# Systems of equations

If I have a system of N linear equations with N unknowns, how do I know if each unknown has atleast one solution. I havn't taken any formal classes in linear algebra, so please if you use any abstract terminology associated with linear algebra, explain it please. I would appreciate any help.

• This is a useful method: en.wikipedia.org/wiki/Gaussian_elimination I don't think there is any simple way of going around linear algebra on a question like this (assuming that your N equations are of linear form). – T. Eskin Nov 27 '12 at 9:23
• I apologise I should have reworded my question better. I don't need help solving a system of linear equations, I want to know under what condinitions a system with n unknowns and n equations IS solveable. I am also not asking you to not use linear algebra, I am just asking you to explain any abstract notation, if you chose to use it. – Ethan Nov 27 '12 at 9:26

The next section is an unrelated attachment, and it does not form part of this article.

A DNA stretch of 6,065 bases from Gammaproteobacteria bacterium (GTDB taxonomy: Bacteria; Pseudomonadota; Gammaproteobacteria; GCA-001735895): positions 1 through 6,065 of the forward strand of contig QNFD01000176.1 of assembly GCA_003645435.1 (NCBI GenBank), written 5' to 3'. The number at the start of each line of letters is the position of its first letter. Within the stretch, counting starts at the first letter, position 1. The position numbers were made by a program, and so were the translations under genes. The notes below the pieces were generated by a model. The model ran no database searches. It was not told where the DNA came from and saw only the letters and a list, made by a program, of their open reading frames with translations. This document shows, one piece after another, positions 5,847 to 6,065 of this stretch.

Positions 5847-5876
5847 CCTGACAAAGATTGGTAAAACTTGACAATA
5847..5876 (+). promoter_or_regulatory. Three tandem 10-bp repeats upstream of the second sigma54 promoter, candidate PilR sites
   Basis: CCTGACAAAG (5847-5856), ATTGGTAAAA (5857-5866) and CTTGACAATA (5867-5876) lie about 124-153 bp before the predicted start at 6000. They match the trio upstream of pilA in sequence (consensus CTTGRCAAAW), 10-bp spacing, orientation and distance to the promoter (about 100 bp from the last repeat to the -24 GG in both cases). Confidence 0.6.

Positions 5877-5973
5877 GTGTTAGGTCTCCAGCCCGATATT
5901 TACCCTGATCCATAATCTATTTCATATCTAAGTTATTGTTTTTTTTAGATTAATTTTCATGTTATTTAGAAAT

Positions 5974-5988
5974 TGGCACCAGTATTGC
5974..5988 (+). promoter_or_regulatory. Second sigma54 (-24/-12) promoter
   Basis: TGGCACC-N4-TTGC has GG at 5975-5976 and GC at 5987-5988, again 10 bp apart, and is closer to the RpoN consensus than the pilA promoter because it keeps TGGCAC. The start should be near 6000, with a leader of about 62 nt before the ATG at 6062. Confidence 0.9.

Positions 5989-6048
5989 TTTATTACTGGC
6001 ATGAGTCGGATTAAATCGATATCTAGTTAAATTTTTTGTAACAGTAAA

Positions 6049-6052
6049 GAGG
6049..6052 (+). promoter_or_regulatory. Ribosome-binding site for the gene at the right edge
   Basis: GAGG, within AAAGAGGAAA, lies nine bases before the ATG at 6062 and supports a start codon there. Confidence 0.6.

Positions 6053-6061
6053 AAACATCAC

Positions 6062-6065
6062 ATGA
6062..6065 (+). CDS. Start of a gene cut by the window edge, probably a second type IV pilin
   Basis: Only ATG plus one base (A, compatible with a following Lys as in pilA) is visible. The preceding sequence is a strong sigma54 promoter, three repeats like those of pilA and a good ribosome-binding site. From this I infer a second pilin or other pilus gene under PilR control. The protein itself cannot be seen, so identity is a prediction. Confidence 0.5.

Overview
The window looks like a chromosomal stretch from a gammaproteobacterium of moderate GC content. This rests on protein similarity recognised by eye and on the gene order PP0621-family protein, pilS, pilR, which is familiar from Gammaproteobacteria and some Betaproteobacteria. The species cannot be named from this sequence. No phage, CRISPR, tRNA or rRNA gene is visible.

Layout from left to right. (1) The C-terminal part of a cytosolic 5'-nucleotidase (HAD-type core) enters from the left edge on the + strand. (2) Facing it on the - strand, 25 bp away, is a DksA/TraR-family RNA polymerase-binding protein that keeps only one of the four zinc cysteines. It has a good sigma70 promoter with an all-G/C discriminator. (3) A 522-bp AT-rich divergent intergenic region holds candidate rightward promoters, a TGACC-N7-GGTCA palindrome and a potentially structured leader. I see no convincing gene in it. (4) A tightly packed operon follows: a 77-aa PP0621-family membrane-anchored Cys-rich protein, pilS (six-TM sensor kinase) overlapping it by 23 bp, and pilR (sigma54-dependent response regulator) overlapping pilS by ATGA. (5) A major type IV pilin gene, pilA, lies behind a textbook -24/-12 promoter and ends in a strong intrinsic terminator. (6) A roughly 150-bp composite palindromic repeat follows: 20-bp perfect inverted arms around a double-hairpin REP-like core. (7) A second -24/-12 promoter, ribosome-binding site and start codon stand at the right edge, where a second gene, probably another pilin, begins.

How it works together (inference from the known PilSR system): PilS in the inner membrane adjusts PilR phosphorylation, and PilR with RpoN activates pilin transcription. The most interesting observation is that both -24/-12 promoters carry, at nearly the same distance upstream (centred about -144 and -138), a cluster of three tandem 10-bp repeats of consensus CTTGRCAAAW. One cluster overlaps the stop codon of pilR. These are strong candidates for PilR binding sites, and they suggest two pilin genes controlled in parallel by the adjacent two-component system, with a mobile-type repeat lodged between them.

• Are we to assume these are linear equations? I think in general knowing in advance whether we can solve any set of $N$ equations in $N$ unknowns is very difficult, if not impossible. However if they are linear equations then there is a very simple test, calculate the determinant (en.wikipedia.org/wiki/Determinant). If it is non-zero (which is extremely likely) then you have a unique solution. If it is $0$ then you either have no solutions or infinitely many, and it is easy to check which is the case. – fretty Nov 27 '12 at 9:32
• Yes all the equations are linear, and I don't even need unique solutions, I just need to know that all N unknowns have atleast one solution. Also I don't know what a "determinant" is, if you could help me out, id appreciate it. – Ethan Nov 27 '12 at 9:38
• no you can't always find solution, the coefficients must satisfy certain conditions – user31280 Nov 27 '12 at 10:09